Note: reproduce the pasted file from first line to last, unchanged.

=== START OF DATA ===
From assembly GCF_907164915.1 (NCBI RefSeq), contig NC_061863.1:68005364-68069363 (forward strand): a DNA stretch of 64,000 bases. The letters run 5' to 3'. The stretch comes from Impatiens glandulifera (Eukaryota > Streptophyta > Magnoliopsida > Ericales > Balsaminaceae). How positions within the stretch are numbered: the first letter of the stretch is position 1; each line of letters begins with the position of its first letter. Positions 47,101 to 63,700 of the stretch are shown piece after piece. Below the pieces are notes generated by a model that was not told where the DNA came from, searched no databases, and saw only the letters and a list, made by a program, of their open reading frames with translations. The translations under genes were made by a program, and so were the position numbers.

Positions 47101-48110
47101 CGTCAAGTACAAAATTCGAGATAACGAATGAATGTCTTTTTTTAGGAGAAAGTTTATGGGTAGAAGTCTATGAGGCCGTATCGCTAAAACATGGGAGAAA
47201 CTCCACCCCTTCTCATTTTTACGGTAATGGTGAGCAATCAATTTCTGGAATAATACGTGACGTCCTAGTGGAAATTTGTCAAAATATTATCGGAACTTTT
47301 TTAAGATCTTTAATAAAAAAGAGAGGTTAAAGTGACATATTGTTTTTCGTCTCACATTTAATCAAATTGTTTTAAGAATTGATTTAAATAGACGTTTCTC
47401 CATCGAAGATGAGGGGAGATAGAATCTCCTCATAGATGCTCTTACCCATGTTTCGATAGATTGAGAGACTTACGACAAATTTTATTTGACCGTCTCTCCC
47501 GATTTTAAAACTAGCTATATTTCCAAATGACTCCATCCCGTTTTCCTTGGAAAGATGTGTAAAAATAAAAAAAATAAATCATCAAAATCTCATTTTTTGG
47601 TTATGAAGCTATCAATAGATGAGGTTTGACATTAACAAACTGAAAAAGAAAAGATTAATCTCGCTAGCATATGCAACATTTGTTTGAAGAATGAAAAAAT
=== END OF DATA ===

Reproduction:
From assembly GCF_907164915.1 (NCBI RefSeq), contig NC_061863.1:68005364-68069363 (forward strand): a DNA stretch of 64,000 bases. The letters run 5' to 3'. The stretch comes from Impatiens glandulifera (Eukaryota > Streptophyta > Magnoliopsida > Ericales > Balsaminaceae). How positions within the stretch are numbered: the first letter of the stretch is position 1; each line of letters begins with the position of its first letter. Positions 47,101 to 63,700 of the stretch are shown piece after piece. Below the pieces are notes generated by a model that was not told where the DNA came from, searched no databases, and saw only the letters and a list, made by a program, of their open reading frames with translations. The translations under genes were made by a program, and so were the position numbers.

Positions 47101-48110
47101 CGTCAAGTACAAAATTCGAGATAACGAATGAATGTCTTTTTTTAGGAGAAAGTTTATGGGTAGAAGTCTATGAGGCCGTATCGCTAAAACATGGGAGAAA
47201 CTCCACCCCTTCTCATTTTTACGGTAATGGTGAGCAATCAATTTCTGGAATAATACGTGACGTCCTAGTGGAAATTTGTCAAAATATTATCGGAACTTTT
47301 TTAAGATCTTTAATAAAAAAGAGAGGTTAAAGTGACATATTGTTTTTCGTCTCACATTTAATCAAATTGTTTTAAGAATTGATTTAAATAGACGTTTCTC
47401 CATCGAAGATGAGGGGAGATAGAATCTCCTCATAGATGCTCTTACCCATGTTTCGATAGATTGAGAGACTTACGACAAATTTTATTTGACCGTCTCTCCC
47501 GATTTTAAAACTAGCTATATTTCCAAATGACTCCATCCCGTTTTCCTTGGAAAGATGTGTAAAAATAAAAAAAATAAATCATCAAAATCTCATTTTTTGG
47601 TTATGAAGCTATCAATAGATGAGGTTTGACATTAACAAACTGAAAAAGAAAAGATTAATCTCGCTAGCATATGCAACATTTGTTTGAAGAATGAAAAAAT